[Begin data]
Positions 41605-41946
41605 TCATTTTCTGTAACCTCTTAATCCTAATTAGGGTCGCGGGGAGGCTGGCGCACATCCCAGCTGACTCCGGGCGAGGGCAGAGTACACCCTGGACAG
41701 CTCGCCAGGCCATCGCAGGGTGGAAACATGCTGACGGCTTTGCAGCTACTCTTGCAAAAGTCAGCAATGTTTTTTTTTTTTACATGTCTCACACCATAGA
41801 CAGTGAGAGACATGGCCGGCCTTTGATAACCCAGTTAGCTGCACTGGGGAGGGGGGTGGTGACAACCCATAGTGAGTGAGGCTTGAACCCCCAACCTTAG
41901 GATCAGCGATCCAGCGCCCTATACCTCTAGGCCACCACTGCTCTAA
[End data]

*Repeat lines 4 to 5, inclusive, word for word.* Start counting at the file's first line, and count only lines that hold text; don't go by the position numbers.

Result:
41801 CAGTGAGAGACATGGCCGGCCTTTGATAACCCAGTTAGCTGCACTGGGGAGGGGGGTGGTGACAACCCATAGTGAGTGAGGCTTGAACCCCCAACCTTAG
41901 GATCAGCGATCCAGCGCCCTATACCTCTAGGCCACCACTGCTCTAA